The MID, as we call it, is curated by our editorial team from more than 50 news sources. Like a lot of good ideas, this started as something I wanted for myself. If I can’t read everything, I at least want to stay abreast of the most important developments.
This week in HR, companies were uncertain about the vax mandate, Inc. released its list of the best-led companies of 2021, CHROs urged us to re-recruit employees, Google was still toying with the remote pay cut, and silos threatened hybrid workplaces (but they also did pre-pandemic, so now’s the time to act).
As the legal battle continues over the Biden administration’s vaccine mandate for private businesses, the White House is calling for employers to adhere to the new rules if their business has 100 or more employees. Deputy press secretary Karine Jean-Pierre said Monday that employers “should not wait” for legal matters to be settled before choosing to follow the order, which would take effect Jan. 4 unless blocked by the courts. “We say do not wait to take actions that will keep your workplace safe. It is important and critical to do, and waiting to get more people vaccinated will lead to more outbreaks and sickness,” she said. A federal appeals panel in New Orleans temporarily suspended enforcement of the administration’s rule on Saturday in response to a lawsuit filed against the mandate by GOP-led states and businesses. The Justice Department filed a response to that decision on Monday, and more developments are expected in coming days. The Washington Post
They are the unsung heroes of the U.S. economy. Companies with annual revenue between $50 million and $2 billion. They’re lithe enough to maneuver, but big enough to have a broad impact. They employ 35 million people — about one in four U.S. workers. They deliver nearly 40% of the country’s economic vitality. They are America’s midsize companies, and it’s time they are recognized. Looking at 14 different points of comparison, Inc. is for the first time ranking management excellence across the middle market — because thriving companies tend to be well run. In aggregate, the 250 public and private companies, identified here with the help of Inc. chief data scientist Arnobio Morelix and Shango Labs, created more than 540,000 jobs and generated more than $140 billion in annual revenue. The results are the following kernels of hard-won wisdom and sage advice — on everything from hiring and retaining top talent to putting out fires and managing amid a crisis. Because it’s one thing to sing the praises of these heroes of the U.S. economy. It’s a far better thing to learn from them. Inc.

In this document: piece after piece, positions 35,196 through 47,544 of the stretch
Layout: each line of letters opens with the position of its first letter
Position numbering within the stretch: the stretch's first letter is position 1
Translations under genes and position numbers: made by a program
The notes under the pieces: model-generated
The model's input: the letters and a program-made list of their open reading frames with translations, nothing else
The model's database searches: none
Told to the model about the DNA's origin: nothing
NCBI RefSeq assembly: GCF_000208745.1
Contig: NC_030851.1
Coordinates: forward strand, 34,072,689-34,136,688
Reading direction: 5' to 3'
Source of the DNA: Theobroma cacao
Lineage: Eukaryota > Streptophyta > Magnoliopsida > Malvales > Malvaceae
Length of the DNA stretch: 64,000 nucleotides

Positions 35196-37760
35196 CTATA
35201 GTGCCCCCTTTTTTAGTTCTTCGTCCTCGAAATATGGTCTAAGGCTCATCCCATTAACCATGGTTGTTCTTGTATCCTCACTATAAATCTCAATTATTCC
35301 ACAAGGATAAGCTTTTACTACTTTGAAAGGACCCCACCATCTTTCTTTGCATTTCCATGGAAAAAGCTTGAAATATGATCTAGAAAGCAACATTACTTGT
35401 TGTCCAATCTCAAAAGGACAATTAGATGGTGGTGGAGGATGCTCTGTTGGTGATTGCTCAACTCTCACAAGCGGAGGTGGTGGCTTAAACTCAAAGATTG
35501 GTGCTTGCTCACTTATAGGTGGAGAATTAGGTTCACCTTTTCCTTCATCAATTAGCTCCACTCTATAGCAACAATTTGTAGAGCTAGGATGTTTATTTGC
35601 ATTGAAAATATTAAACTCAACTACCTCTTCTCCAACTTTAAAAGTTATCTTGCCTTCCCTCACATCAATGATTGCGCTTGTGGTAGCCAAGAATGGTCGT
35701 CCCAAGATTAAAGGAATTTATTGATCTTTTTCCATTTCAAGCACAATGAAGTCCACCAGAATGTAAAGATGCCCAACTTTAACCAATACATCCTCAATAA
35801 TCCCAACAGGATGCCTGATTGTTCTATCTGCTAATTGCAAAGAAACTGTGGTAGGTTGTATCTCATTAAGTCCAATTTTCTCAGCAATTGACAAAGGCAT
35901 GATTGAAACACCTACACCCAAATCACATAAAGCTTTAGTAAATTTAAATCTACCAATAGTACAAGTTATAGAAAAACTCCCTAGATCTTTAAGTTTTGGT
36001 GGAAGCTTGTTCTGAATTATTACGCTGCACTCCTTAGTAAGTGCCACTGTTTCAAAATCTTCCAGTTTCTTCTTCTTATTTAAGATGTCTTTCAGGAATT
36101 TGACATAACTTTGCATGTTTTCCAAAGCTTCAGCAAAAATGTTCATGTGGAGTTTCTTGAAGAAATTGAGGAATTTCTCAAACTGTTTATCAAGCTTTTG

As companies continue to lose top talent during the Great Resignation, many are quickly trying to fill vacancies by pivoting their recruitment and hiring strategies — adding sign-on bonuses, emphasizing a commitment to flexibility, upping their investment in corporate social responsibility. Instead of focusing solely on hiring new talent, however, HR leaders should also concentrate on “re-recruiting” their existing employees to reduce flight risk and build an invested, engaged workforce. That was the consensus of a panel of CHROs who belong to the Institute for Corporate Productivity’s CHRO Board and who spoke during a session Tuesday at the organization’s Next Practices Now conference. “There is a war for talent and the pool we’re trying to siphon from is really small, so now more than ever, HR has to have a tight, strong bond with the business and be agile in its thinking,” said Clint Wallace, senior vice president of HR at global life sciences company Sanofi. Among its efforts, Sanofi has laid out aggressive diversity and inclusion ambitions, sought to be proactive about creating the new hybrid workplace and rolled out new reskilling and digital transformation initiatives. HR Executive
Millions of people are seemingly ready and willing to take a pay cut to continue working remotely. Sixty-one percent of American workers; four in 10 Londoners; more than a quarter of office workers in the UK. Breathless media reports on the trend cite a lot of statistics, but few have found any people happily slashing their monthly household budgets. In fact, when you look at the major technology companies actually bringing in these remote pay cuts, many employees are choosing to cut and run. “I’m job hunting,” says “Mike,” a senior software engineer for Google in the northeastern U.S., who moved to a new home during the pandemic. (Some names have been changed in this article.) He wants to continue working for the company remotely, but the pay cut he’d have to take to do so is equivalent to losing four years of pay increases. “Any pay cut is unacceptable, and it’s been presented as a ‘take it or leave it’ proposition,” he says. “Google is telling us to vote with our feet if we don’t like the situation. I love the work we do, but that’s a lousy bargain.” Wired
As people slowly return to some form of hybrid workplace, bonds that tie them to one another must be rebuilt. Over the past 18 months, most organizations have experienced some degree of fracturing as social connections and cultural cohesion have been strained. The challenges of remote work, dramatic uncertainty, the clumsy process of figuring out what returning to the office could look like, and the mass exodus of workers fed up with cultures that make them feel devalued have all served to threaten a sense of community. On top of all that, most of our remote work interactions have been with our immediate colleagues and focused largely on the tasks at hand — research from Microsoft suggests that cross-functional collaboration went down by 25% as interactions within groups increased during the pandemic. HBR